The human body is a beautiful thing. I am not simply talking about its external features, such as physical appearance or size, but instead how a complex set of systems work so wonderfully together. The manner in which these systems incorporate different processes with biochemical reactions to complete a task is unbelievable. A specific function that the human body provides that I would like to discuss is voluntary muscle movement. We mainly view voluntary muscle movement on a macroscopic scale, and tend to forget the microscopic reactions that occur within the larger system. Every time I review all of the intricacies and synchronicities involved, I am in awe. It is almost as if I can feel the processes occur inside of my own body.
One of the first body systems that come to mind when muscle movement is discussed is, of course, the muscular system. Muscle tissue is made up of many sarcomeres, which are the smallest contractile units of a muscle. These sarcomeres are made up of even smaller myofilaments, such as myosin and actin. A thick filament has a lot of myosin heads and tails. A thin filament contains actin. This is where the basic component of muscle movement occurs in the body.
The process behind the movement of these myofilaments is fairly complex. It is a cycle that begins with an energy source constantly present in our bodies known as adenosine triphosphate (ATP). As the name suggests, ATP contains three phosphates. The myosin heads from the thick filament take off a phosphate from ATP, transforming it into adenosine diphosphate (ADP), which contains only two phosphates. From this, the myosin head becomes reoriented and acquires more energy. Then, the myosin heads bind to the actin of a thin filament. By binding, they are now referred to as a “cross-bridge”. Afterwards, this cross-bridge opens and the ADP is released. Finally, the myosin heads and actin will detach from each other. These events all lead to one contraction of the skeletal muscle.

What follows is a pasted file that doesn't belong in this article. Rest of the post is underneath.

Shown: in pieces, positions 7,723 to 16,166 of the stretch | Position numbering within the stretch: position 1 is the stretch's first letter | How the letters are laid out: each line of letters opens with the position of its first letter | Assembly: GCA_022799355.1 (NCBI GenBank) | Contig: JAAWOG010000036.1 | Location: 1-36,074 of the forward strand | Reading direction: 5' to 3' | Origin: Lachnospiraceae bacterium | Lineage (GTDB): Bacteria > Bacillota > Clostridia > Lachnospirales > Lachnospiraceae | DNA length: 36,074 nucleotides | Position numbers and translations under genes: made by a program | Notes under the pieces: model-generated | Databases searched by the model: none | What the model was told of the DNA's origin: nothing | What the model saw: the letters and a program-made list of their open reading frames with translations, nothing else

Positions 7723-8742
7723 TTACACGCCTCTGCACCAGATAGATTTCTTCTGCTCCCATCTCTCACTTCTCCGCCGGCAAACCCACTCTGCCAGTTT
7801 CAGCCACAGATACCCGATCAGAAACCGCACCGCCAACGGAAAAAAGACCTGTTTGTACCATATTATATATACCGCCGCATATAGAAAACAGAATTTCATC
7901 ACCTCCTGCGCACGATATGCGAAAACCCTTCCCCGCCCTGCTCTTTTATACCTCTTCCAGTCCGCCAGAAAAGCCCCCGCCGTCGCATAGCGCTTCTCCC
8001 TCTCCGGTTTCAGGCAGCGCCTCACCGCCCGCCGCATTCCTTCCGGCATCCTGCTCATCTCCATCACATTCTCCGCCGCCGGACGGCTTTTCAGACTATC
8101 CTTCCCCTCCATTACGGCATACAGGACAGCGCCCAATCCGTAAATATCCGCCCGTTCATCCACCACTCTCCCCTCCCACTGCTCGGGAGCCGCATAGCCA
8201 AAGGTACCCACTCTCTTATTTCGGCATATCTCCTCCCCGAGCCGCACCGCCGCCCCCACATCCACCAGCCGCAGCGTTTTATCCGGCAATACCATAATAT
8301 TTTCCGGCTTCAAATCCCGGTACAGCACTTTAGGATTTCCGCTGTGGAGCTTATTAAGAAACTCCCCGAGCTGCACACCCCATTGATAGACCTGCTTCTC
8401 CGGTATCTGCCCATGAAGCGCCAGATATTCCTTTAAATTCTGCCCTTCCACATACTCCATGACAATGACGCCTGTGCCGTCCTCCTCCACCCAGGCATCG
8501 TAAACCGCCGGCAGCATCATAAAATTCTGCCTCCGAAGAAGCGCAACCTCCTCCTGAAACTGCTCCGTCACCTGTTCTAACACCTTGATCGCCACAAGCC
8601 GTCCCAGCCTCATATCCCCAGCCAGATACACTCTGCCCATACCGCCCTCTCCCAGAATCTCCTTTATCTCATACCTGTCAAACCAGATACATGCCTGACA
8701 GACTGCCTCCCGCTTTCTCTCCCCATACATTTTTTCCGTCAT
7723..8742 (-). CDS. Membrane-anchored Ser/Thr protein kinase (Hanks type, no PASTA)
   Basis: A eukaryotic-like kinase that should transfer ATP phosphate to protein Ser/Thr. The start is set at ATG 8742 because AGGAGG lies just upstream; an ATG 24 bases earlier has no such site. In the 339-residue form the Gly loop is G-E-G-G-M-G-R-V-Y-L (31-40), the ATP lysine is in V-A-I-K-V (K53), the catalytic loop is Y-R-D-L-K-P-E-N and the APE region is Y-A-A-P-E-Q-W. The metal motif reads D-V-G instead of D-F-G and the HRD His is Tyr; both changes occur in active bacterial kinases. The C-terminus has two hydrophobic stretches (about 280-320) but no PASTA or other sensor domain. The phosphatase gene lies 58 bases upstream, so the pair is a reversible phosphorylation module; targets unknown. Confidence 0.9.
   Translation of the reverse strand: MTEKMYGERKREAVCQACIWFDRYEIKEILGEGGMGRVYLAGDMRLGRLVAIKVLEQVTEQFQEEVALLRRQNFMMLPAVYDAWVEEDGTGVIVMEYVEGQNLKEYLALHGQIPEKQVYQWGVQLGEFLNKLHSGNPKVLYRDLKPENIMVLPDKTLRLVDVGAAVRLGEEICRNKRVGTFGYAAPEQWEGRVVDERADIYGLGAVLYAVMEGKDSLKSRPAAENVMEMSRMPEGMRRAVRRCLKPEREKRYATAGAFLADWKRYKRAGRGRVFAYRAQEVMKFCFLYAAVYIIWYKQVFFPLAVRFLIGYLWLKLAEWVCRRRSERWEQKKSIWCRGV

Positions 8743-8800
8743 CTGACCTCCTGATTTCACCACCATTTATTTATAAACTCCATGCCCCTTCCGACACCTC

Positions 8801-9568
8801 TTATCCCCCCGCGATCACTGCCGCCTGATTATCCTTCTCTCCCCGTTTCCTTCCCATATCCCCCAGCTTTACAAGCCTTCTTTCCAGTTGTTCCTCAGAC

Another important factor to consider whenever examining muscle movement is calcium. The mention of calcium tend to elicit images of bones for most individuals, however, there are many other uses for it in the body. Whenever calcium is ionized, becoming Ca2+, it is used in muscle movement, for the contraction and relaxation of muscles. It works in tandem with the myofilaments, as well as other structures in the body. This ionized form of calcium is found in the sarcoplasmic reticulum of the skeletal, which stores and releases the calcium into the muscle cell. Once there is calcium in the muscle cell, contraction of the muscle begins. The membrane of muscle cells have calcium pumps that allow the calcium to be quickly brought back to the sarcoplasmic reticulum. When there is a decreased amount of calcium in the muscle cell, the myosin heads are covered, which causes the muscles to relax. The calcium works in cooperation with the myofilaments of the muscle tissue to coordinate muscle contraction and relaxation.
Another important contribution towards muscle movement is the nervous system. There are many nerve impulses that are involved and communicate directly with the muscle. To begin with, the nerve impulse that comes at the synaptic end bulbs stimulates the voltage gate channels to open. Calcium then flows inward because there is a higher concentration of it outside of the cells. As calcium comes in, a type of neurotransmitter called acetylcholine is released. It is diffused across the synaptic cleft between the motor neuron and motor end plate. Whenever the neurotransmitter binds to the receptors in the motor end plate, an ion channel opens. This allows small positively charged ions, such as sodium ions, to flow across the membrane. This flow of sodium ions causes the inside of the muscle fiber to be more positively charged, and this creates an action potential. This action potential causes the stored Ca2+ to be released, causing muscle contraction. The release of acetylcholine is kept in check by releasing an enzyme called acetylcholinesterase, which breaks down acetylcholine.
There are many other components involved with voluntary muscle movement, such as bones, joints, etc. We have simply scratched the surface covering basic reactions to do with contraction and relaxation. Upon further review of the required steps, it appears as though these elements discussed build onto each other and take part in a symbiotic relationship. Describing these processes has hopefully left you in awe just as I was when I first discovered it. The human body is worthy of appreciation for all of its beautiful complexities and functions. It is just as Julien Offroy de la Mettrie once said: “The human body is machine which winds its own springs”.
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